David DeJesus trade

By Jason Wojciechowski on November 10, 2010 at 9:35 PM

The big news of the day, not just for A's fans but for baseball fans in general (due to the lack of other news), was the trade of Vin Mazzaro and Justin Marks to the Royals for David DeJesus.

DeJesus is a soon-to-be-31-year-old lefty outfielder who has played his entire career in Kansas City with little distinction. He finished sixth in the Rookie of the Year voting in 2004, as Oakland's own Bobby Crosby took home the award (that by all rights should have gone to Zack Greinke, who posted a 3.97 ERA in 145 innings). He led the league in hit-by-pitches in 2007 and was top-ten in triples from 2005-2009. Lack of distinction doesn't mean he's not a useful player, though -- his career on-base percentage ranks in the top fifty of active players and he is regarded as a fine defensive outfielder, capable of good work in center or excellent in a corner. At his peak (2005-2008), he was a two-and-a-half-win offensive contributor. Add that to whatever his glove is worth (half a win? A win? More?) and you get a guy absolutely worth the $2M to $3.6M he was making. He only played 91 games in 2010, however, as he went down in late July with a thumb injury that he never returned from. On the other hand, according to Corey Dawkins's DL tool, he's only been on the 15-day DL once in his career.

Bill James has DeJesus projected for a .340 wOBA next year (i.e. league average), but that's a higher mark than Ryan Sweeney, Coco Crisp, or Conor Jackson, and likely higher than whatever Travis Buck would project to if James had projected him. Only Chris Carter of potential A's outfielders beats DeJesus's projection, though park differences might have something to say about that: StatCorner has Kansas City with a 104 wOBA factor for lefties, compared to 95 in Oakland. That's a pretty significant swing, likely enough to drop DeJesus's projection down to basically the same range as Sweeney, Crisp, or Jackson (but definitely behind Carter, who was already projected into Oakland, where the RHB wOBA factor is even lower at 93).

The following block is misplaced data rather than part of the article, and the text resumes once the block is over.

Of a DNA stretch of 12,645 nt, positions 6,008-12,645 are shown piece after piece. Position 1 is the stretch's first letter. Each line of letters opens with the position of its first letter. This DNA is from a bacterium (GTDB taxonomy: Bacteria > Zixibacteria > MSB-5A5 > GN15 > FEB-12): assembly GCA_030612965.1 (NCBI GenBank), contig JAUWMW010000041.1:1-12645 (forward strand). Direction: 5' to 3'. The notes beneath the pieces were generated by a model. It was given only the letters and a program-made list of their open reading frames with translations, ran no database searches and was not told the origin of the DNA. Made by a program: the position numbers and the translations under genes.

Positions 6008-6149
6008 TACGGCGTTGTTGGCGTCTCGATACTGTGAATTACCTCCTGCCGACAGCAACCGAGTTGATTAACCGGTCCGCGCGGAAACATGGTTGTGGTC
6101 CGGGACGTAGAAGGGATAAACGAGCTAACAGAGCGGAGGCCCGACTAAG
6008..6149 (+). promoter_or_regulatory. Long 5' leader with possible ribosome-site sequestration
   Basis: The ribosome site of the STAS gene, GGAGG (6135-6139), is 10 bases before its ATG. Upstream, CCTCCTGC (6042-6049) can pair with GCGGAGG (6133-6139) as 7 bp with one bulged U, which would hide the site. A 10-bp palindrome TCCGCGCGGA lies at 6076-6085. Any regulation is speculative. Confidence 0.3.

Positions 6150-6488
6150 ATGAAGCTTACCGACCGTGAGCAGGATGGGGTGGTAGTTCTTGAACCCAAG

So DeJesus is going to make $6 million to basically be the same as Ryan Sweeney or Coco Crisp or Conor Jackson. Why do the deal? First: injuries. Every person named in that sentence was hurt for significant periods of time in 2009. Assuming you don't have the money (or will) to sign Jayson Werth or Carl Crawford, or the trade chips to get whatever big bopper might be available, the next-best idea is to get extra average players so that when guys get hurt, you're not stuck playing Travis Buck, Matt Watson, Matt Carson, and Rajai Davis. Or putting Adam Rosales, Jack Cust, or Jeff Larish into the outfield. The jump from Jackson to DeJesus, in other words, is minimal (though the defensive bump is nice). But if DeJesus or Crisp or Carter (my presumed starting outfield) goes down, the drop-off to Conor Jackson is a very different thing than the drop-off to Rajai Davis (who should be reduced to caddying for Chris Carter and pinch-running for all and sundry).